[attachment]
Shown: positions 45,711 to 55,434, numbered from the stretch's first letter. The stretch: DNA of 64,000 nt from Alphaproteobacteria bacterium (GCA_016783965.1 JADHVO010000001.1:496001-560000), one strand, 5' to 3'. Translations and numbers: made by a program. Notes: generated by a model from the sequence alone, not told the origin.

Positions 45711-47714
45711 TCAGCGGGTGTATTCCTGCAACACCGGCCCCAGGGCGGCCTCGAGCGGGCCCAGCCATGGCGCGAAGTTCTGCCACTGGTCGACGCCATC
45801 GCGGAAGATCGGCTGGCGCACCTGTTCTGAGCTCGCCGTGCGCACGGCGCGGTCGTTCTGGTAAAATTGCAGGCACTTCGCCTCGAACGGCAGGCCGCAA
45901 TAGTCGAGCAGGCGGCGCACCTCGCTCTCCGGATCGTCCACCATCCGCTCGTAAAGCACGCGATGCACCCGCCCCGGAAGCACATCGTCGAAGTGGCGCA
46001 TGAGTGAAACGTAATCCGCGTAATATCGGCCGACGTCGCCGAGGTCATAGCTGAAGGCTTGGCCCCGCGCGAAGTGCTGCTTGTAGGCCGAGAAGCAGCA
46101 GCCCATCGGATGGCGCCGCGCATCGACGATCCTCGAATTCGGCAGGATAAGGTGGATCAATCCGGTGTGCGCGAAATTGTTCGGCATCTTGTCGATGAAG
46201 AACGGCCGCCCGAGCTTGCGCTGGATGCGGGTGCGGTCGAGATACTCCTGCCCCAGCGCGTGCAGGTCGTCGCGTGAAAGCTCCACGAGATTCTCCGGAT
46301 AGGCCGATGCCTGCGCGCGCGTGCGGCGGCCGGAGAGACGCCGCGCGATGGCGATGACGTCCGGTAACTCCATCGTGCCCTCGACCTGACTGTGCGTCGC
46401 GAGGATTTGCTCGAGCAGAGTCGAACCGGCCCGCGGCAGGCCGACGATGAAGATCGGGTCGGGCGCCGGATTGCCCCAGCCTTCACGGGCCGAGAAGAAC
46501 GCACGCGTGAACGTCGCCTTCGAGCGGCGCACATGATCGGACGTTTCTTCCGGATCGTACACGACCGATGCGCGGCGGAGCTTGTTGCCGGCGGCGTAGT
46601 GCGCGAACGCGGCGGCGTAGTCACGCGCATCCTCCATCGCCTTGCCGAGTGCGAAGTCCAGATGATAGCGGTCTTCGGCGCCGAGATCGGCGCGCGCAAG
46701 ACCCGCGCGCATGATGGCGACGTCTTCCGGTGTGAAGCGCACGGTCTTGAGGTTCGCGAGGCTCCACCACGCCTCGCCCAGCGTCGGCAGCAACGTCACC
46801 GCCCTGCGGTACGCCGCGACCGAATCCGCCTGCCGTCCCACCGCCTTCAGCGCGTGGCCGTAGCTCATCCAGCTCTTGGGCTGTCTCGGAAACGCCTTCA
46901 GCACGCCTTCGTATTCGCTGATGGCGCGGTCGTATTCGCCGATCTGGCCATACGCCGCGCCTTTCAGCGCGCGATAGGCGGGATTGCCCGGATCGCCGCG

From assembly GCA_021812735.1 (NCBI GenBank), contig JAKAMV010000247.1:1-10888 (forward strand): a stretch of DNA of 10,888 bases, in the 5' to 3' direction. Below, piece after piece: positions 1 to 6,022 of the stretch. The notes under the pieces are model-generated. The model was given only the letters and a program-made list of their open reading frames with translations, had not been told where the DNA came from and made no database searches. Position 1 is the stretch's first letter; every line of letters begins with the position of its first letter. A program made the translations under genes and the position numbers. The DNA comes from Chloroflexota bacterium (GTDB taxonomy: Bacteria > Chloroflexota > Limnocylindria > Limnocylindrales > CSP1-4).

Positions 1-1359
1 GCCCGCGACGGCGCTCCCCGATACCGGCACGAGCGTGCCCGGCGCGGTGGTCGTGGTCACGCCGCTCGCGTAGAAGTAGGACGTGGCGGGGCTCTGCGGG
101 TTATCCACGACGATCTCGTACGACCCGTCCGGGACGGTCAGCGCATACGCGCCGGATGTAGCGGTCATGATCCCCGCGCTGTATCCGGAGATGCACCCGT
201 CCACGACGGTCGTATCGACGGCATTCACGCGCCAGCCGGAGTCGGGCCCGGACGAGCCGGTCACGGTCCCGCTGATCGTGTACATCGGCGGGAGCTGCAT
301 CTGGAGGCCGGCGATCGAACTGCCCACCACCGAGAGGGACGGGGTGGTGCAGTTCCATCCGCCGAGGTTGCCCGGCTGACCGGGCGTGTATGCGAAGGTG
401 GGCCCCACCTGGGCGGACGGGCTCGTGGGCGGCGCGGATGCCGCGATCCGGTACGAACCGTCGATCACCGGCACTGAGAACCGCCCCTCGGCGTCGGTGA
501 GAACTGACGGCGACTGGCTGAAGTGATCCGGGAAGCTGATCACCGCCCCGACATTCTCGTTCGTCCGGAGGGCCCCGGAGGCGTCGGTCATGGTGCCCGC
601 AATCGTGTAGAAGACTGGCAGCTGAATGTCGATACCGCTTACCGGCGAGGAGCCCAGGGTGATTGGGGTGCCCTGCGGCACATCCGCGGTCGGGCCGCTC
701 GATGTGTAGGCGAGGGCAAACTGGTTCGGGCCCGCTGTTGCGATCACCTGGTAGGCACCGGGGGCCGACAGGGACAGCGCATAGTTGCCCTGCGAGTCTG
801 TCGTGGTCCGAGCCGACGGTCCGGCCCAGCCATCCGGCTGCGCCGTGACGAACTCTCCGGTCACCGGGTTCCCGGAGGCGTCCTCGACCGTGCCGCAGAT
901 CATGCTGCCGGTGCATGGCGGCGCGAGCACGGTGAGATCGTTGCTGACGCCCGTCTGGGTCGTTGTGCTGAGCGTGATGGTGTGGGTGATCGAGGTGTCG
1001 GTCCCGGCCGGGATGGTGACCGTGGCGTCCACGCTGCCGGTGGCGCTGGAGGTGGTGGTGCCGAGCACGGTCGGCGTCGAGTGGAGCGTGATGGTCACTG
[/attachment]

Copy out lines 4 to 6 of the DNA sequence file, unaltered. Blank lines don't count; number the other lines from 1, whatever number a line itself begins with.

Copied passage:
45801 GCGGAAGATCGGCTGGCGCACCTGTTCTGAGCTCGCCGTGCGCACGGCGCGGTCGTTCTGGTAAAATTGCAGGCACTTCGCCTCGAACGGCAGGCCGCAA
45901 TAGTCGAGCAGGCGGCGCACCTCGCTCTCCGGATCGTCCACCATCCGCTCGTAAAGCACGCGATGCACCCGCCCCGGAAGCACATCGTCGAAGTGGCGCA
46001 TGAGTGAAACGTAATCCGCGTAATATCGGCCGACGTCGCCGAGGTCATAGCTGAAGGCTTGGCCCCGCGCGAAGTGCTGCTTGTAGGCCGAGAAGCAGCA